Dunn said Frances Nelson has been focusing on serving people "in a timely manner," but has slowed down taking new patients.
There have been layoffs both at the Decatur clinic and at Frances Nelson since the beginning of the year, she said, and two health care providers at Frances Nelson resigned.
Dunn declined to say how many staff members were laid off at Frances Nelson or which providers resigned, but said the providers were "mid-levels," a term typically used to describe advance practice nurses and physician assistants.
The mid-level provider situation at Frances Nelson is "critical," Dunn said, and if a mid-level provider would be willing to work at Frances Nelson under a temporary arrangement with CHIC with the understanding he or she would need to arrange a new contract with the Promise Healthcare group, Dunn said, "we would hire someone."
Salaries and benefits are still being paid regularly at Frances Nelson, Dunn said, but it would be "unfair" to say Frances Nelson is doing OK financially, Dunn said.
The dental clinic at Frances Nelson, operated under contract by SmileHealthy, a dental health organization based in Champaign County, is still operating and accepting new patients with about a six-week wait, said SmileHealthy's Executive Director Nancy Greenwalt.
Dunn blamed at least some of the financial difficulties at Frances Nelson on settlements of an antitrust lawsuit filed by Illinois Attorney General Lisa Madigan against the former Carle Clinic, now Carle Physician Group, and Christie Clinic, which had accused the two clinics of conspiring to turn away new Medicaid patients.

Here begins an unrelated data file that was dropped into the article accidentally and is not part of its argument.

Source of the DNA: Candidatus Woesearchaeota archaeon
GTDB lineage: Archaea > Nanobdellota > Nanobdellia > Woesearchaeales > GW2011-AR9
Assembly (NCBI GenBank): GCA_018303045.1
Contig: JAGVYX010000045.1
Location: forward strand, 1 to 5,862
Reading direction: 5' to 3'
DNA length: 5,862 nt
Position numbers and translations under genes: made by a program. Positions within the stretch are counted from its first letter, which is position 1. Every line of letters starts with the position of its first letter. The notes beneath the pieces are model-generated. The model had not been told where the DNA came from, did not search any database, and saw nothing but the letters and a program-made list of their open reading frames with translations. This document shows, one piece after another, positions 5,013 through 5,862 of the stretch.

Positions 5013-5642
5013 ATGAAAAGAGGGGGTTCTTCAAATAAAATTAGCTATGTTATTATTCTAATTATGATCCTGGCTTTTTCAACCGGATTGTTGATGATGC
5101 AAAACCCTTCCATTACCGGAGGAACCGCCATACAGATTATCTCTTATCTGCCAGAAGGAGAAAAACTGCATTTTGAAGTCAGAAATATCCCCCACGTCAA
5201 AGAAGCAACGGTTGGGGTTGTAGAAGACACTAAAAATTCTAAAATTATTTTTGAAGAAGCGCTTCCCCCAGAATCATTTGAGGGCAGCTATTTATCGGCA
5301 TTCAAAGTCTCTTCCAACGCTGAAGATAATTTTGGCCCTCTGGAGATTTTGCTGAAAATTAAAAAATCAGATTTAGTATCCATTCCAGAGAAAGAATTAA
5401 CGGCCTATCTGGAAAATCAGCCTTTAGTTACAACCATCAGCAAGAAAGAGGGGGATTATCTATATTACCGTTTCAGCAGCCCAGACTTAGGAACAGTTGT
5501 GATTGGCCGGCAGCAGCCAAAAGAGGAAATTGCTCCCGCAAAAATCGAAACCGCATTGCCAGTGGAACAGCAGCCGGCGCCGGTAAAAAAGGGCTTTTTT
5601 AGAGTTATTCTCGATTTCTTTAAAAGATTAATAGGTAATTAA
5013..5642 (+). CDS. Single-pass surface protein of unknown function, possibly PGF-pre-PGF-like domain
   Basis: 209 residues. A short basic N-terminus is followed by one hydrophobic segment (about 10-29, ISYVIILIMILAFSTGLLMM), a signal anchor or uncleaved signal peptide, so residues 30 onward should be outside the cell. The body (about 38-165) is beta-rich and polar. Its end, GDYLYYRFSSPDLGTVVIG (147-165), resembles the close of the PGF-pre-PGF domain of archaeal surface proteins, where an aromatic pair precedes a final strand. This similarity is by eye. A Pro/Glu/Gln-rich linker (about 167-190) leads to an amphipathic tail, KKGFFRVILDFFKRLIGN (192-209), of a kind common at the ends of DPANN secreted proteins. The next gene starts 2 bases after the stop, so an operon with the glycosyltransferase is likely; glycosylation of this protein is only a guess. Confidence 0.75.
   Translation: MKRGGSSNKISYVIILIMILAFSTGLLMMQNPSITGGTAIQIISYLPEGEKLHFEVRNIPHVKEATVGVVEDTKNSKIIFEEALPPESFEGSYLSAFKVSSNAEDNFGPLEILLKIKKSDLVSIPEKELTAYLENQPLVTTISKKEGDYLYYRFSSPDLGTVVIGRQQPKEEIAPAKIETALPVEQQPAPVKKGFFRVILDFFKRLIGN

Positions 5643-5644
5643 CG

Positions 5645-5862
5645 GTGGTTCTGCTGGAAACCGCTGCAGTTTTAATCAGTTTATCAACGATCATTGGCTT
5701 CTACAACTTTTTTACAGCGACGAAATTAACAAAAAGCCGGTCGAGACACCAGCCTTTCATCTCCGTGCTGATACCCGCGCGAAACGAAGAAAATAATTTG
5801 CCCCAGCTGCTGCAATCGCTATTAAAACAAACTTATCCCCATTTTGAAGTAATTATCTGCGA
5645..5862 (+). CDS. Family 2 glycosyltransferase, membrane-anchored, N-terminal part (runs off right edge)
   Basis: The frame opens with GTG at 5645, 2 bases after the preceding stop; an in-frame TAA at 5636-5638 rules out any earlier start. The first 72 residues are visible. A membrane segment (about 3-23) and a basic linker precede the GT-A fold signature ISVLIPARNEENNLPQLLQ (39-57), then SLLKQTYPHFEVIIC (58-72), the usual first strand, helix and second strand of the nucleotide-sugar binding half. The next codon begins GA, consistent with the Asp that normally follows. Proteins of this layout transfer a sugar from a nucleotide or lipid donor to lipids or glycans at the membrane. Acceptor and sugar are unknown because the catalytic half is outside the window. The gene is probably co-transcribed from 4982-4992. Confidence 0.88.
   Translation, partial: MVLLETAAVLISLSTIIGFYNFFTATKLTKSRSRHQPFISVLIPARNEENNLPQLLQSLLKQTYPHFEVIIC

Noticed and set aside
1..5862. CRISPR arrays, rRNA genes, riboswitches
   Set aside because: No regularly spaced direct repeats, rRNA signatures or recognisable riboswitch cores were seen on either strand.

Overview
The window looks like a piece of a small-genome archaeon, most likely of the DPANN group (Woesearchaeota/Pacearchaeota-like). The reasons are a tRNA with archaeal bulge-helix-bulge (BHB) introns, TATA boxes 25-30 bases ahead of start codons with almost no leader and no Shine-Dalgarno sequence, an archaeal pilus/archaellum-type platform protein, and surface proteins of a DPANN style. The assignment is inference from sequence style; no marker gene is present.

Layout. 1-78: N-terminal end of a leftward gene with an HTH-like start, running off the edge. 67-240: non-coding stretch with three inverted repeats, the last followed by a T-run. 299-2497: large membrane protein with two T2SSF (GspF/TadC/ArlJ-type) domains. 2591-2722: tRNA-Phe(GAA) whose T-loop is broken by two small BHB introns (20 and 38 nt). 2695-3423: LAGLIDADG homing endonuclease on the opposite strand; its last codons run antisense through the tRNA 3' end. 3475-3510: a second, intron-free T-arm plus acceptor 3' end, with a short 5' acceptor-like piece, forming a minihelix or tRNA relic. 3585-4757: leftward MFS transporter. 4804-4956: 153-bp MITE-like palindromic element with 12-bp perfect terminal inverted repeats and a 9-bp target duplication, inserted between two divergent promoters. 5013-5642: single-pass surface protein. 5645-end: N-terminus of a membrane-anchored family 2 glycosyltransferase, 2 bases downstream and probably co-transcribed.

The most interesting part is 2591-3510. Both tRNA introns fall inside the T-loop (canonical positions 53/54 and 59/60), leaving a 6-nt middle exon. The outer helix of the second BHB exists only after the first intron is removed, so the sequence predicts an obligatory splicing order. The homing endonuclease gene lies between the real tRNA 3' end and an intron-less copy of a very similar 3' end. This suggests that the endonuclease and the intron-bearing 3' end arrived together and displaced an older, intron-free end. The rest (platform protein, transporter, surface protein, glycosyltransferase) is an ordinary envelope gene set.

Settlements with Carle in 2008 and Christie in 2009 involved ramping up the number of Medicaid patients at both clinics — a move Dunn contends had a financial impact on Frances Nelson, which was depending on the payments from Medicaid payments to cover the cost of treating uninsured patients.
As a federally qualified health center, Frances Nelson gets a higher reimbursement for the care of Medicaid patients than private physicians receive.
Claudia Lennhoff, executive director of Champaign County Health Care Consumers and a member of the Promise Healthcare board, contends Medicaid patients were already having trouble getting into Frances Nelson when Attorney General Lisa Madigan stepped in. And, she adds, Champaign County continues to have many more Medicaid patients than Frances Nelson could ever serve now.
Total Medicaid enrollment in Champaign County has grown from 23,649 adults and children in 2006 to 33,237 persons last year, according to the Illinois Department of Healthcare and Family Services.
Ballard said Promise Healthcare intends to make SmileHealthy the operator of the new local community health center, though SmileHealthy will also continue to operate the dental clinic at Frances Nelson under contract for a time.
The new local community clinic would be a federally qualified health center, pending approval of an application by the U.S. Health Resources and Services Administration, he said.
Ballard also said private donors would be sought to help cover the cost of opening the new clinic, and it would be located in Champaign-Urbana.
"We will offer a full range of serves at our new clinic, including dental," he said.
Ballard said he was disappointed a deal with the Decatur organization wasn't reached.
"We thought this would be a win-win for everyone," he said. "They'd get a significant infusion of cash. We would have brought Frances Nelson back into local control to expand access to care in our local community."
Turino encourages anyone running into problems accessing health care at Frances Nelson or elsewhere to contact the Champaign County Health Care Consumers patient hot line at 352-6533.